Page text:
All six weapons seized from the automobile trunk had moved in interstate commerce and were operational. One of the shotguns, a Browning, bore the same serial number as one that had been redeemed by appellant at De Simone's, and one of the rifles, like one of those redeemed, was a .22 caliber.

The indictment, filed on September 7, 1977, charged appellant in one count with unlawful possession of four of the six weapons in violation of § 922(h) (1). Following an evidentiary hearing upon appellant's motion to suppress the weapons and his inculpatory statements made to the police, Judge Daly on March 9, 1978, filed an opinion denying the motions. United States v. Carr, 445 F. Supp. 1383 (D.Conn.1978). Judge Daly concluded that although the police did not have probable cause to arrest appellant for the previous evening's shooting incident, they did have probable cause to arrest him for unlawful receipt of firearms in violation of 18 U.S.C. § 922(h)(1) and to search the car in which he was riding for firearms. Accordingly, he ruled that the arrest and search were valid on the latter basis, regardless of the inadequacy of the former, citing LaBelle v. LaVallee, 517 F.2d 750, 754 (2d Cir. 1975), and thus rejected appellant's claim that the inculpatory admissions were tainted by an unlawful arrest or search. Judge Daly further held that since the admissions were either volunteered or given after full Miranda warnings, they did not violate appellant's Fifth Amendment rights and that they were given after waiver by appellant of his Sixth Amendment right to counsel.

At trial, in response to the overwhelming proof of his unlawful receipt of the firearms taken from the trunk of the car, appellant, testifying in his own defense, asserted that he neither touched nor took possession of the firearms but that they were taken from the pawn shop to the car by his son and nephew. He further denied making the incriminating admissions attributed to him by various witnesses. Appellant's son Dennis and his nephew, James Aiken, corroborated his version by testifying that the weapons had been received by Dennis, not appellant, on August 17, 1976. The jury, however, returned a verdict of guilty.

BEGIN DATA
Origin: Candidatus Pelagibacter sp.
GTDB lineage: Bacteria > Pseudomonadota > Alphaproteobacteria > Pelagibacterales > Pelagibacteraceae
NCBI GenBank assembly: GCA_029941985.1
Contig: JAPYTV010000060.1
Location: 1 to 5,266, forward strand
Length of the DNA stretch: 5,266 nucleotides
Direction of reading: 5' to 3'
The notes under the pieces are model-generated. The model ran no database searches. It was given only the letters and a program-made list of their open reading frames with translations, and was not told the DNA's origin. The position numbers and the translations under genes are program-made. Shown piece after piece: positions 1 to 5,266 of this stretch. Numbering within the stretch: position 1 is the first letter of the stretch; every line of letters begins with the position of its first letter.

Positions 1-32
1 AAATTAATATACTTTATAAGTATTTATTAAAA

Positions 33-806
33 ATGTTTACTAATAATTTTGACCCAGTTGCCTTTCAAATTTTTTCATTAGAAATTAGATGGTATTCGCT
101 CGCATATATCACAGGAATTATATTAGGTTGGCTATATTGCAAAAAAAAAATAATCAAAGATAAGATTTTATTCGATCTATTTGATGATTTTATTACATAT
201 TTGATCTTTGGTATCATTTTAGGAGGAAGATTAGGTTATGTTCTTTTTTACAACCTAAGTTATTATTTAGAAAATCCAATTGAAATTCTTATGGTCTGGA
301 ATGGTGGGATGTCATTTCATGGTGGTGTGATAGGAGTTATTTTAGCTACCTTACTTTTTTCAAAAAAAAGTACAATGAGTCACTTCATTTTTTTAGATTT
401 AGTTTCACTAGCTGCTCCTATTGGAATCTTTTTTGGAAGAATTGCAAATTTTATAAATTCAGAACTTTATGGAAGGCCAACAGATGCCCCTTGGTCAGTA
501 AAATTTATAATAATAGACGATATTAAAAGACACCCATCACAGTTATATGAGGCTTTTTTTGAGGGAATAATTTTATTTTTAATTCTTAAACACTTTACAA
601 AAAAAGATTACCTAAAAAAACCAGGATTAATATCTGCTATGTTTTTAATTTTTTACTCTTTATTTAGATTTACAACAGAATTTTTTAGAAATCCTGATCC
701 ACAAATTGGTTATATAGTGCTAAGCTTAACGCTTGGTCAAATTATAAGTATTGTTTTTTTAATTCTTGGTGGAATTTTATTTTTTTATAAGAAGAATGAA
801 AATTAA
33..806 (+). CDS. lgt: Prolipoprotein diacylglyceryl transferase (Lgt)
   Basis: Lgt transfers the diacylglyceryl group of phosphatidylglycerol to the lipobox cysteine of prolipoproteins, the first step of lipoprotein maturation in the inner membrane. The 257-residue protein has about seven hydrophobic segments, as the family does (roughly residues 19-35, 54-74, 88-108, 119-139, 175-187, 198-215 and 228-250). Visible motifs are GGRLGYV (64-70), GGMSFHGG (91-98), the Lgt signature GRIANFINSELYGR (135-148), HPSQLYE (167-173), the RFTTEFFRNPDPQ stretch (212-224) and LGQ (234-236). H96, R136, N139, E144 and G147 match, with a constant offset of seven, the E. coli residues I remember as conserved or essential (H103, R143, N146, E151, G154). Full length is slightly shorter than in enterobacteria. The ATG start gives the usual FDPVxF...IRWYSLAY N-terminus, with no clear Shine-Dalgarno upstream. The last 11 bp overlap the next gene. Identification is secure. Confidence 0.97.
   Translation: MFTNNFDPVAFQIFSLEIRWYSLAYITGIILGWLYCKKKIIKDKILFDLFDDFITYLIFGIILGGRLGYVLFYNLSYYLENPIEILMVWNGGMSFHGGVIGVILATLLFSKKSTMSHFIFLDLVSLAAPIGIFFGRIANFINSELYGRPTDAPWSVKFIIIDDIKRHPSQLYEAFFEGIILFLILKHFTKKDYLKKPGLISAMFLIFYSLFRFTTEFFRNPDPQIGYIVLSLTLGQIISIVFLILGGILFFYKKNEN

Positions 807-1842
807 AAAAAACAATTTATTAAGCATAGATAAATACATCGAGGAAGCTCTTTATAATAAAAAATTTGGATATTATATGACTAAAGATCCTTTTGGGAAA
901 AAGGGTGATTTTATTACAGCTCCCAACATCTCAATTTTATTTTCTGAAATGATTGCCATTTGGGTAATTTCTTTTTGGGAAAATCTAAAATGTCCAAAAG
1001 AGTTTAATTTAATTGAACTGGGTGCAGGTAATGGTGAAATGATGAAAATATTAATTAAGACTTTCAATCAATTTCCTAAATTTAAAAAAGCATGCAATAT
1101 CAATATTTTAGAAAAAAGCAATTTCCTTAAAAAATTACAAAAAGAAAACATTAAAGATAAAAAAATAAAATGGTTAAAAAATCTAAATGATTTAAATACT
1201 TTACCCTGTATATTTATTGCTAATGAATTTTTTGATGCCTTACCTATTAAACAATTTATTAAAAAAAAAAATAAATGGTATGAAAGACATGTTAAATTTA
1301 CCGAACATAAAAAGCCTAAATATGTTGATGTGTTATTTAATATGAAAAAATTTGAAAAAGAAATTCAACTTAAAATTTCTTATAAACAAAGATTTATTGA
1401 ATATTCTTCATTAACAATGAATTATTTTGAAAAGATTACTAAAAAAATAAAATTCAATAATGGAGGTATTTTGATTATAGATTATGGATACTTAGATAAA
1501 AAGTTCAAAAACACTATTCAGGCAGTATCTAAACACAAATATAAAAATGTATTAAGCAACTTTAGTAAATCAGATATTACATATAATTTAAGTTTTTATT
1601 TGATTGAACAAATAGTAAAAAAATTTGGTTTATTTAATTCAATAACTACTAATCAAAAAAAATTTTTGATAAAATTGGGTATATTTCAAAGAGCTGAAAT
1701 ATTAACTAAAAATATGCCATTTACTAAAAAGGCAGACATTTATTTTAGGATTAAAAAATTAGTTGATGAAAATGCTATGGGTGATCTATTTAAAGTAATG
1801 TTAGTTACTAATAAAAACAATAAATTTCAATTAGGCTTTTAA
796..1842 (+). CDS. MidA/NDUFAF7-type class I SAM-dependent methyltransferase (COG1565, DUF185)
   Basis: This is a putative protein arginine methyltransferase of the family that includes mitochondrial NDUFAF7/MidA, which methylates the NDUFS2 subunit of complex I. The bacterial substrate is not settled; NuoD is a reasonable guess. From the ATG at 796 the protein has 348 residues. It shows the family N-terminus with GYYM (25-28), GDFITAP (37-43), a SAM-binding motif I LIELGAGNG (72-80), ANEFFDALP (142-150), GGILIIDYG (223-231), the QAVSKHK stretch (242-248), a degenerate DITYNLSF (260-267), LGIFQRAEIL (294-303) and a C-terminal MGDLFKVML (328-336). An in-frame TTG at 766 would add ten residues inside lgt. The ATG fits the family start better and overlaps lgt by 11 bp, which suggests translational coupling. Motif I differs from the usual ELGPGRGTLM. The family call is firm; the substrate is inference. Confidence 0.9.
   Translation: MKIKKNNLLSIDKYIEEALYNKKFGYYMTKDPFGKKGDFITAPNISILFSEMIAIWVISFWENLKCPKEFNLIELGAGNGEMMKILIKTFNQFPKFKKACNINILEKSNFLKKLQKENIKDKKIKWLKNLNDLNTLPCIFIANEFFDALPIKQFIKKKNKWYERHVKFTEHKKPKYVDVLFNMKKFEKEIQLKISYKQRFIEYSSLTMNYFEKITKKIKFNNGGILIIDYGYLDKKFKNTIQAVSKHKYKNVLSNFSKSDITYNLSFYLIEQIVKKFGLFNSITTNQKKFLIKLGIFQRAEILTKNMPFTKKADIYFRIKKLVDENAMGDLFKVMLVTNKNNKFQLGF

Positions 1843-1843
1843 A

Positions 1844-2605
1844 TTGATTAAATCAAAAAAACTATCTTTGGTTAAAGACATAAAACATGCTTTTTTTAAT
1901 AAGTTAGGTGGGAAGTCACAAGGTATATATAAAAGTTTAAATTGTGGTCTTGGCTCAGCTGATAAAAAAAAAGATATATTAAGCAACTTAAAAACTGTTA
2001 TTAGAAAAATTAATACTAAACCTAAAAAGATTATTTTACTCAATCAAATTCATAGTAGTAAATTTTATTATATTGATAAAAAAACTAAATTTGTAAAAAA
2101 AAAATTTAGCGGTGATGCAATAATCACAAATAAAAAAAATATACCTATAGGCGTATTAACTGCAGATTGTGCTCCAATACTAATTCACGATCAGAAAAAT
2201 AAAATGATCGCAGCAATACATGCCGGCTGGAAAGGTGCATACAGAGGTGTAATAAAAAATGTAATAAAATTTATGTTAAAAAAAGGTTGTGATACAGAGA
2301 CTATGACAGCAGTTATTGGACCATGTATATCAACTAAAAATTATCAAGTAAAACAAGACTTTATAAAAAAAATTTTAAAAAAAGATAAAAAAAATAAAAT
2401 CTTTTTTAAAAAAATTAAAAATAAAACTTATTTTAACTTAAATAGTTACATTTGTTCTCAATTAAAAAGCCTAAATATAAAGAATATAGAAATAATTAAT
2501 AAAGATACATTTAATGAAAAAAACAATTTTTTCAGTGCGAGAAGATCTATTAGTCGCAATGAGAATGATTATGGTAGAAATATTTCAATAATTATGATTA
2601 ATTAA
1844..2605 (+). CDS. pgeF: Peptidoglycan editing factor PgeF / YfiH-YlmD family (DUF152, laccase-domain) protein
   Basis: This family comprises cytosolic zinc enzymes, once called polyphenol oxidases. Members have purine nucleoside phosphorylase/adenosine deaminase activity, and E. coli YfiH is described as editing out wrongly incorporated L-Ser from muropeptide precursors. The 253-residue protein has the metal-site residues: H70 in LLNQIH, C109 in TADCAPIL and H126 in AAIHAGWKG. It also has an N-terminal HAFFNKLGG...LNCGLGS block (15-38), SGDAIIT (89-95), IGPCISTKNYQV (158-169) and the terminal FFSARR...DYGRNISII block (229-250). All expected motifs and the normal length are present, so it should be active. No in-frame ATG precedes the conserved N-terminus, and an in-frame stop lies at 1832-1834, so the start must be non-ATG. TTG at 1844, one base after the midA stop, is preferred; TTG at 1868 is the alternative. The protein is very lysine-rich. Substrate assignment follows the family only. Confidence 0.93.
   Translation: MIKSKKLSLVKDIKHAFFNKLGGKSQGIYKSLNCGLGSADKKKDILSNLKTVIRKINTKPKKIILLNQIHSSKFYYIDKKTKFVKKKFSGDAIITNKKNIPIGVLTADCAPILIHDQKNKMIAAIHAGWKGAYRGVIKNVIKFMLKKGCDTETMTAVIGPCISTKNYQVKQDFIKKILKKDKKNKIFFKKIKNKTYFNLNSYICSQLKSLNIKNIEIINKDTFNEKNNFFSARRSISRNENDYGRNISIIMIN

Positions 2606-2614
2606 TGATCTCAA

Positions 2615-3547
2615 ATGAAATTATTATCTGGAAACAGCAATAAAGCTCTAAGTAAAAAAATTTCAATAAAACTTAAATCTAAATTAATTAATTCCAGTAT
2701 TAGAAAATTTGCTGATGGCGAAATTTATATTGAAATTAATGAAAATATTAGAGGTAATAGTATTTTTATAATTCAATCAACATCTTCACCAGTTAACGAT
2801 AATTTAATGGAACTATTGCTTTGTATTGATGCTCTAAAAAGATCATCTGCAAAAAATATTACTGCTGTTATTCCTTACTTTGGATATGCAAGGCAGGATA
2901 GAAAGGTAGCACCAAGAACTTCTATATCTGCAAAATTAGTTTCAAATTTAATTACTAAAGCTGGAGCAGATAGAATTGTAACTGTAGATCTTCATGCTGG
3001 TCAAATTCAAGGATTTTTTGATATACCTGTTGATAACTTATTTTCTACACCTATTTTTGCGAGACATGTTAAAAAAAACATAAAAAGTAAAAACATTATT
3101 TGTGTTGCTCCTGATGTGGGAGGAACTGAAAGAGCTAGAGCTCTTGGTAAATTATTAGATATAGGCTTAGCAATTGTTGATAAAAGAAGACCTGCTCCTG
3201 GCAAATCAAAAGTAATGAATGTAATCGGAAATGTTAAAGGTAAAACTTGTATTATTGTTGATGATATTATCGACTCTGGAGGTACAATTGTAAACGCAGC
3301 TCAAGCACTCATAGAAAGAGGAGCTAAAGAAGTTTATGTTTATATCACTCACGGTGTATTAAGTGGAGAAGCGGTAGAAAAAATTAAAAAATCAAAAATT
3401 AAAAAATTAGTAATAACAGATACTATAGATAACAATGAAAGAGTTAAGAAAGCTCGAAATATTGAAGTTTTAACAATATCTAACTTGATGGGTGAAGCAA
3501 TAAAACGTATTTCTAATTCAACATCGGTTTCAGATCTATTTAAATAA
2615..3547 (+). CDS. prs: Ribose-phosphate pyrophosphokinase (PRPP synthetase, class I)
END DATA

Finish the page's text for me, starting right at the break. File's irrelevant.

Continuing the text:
Appellant first contends that the trial judge committed reversible error in refusing, after all of the defendant's peremptory challenges had been exhausted, to conduct a further inquiry of one juror, Mrs. Rhoda Podany, the wife of a Bridgeport Police Department detective, regarding her possibly having received information from her husband about the defendant, who had apparently been the subject of publicity years earlier arising out of a 1973 trial for bribery of a police officer and was known as "Fat Daddy." Appellant's suggestion that Mrs. Podany might have heard about the defendant from her husband was based on nothing but speculation. No publicity about the case or the defendant, much less any evidence that her husband knew anything about the defendant, was called to the court's attention.

When the jury was selected no members of the venire (which, having been drawn from Fairfield County, did not include anyone from New Haven, where appellant resides and where the crime occurred) recognized appellant, either in person or by name. Moreover, Mrs. Podany unequivocally stated in response to questioning by the court that her husband's position would not influence her thinking and that she could decide the case fairly and impartially in accordance with the court's instructions as to applicable law. The court, after the jury had been impanelled and sworn, gave the usual instruction that jurors were not to read anything about the case, not to discuss it with anyone and that they were to report to the court any attempted discussion with them by others.

Following a five-day delay before commencement of trial, defense counsel suggested to the trial judge that Mrs. Podany be excused on the ground that her husband might have disclosed prejudicial information about appellant. Judge Daly denied this motion but did inquire of the jurors generally whether anyone had tried ...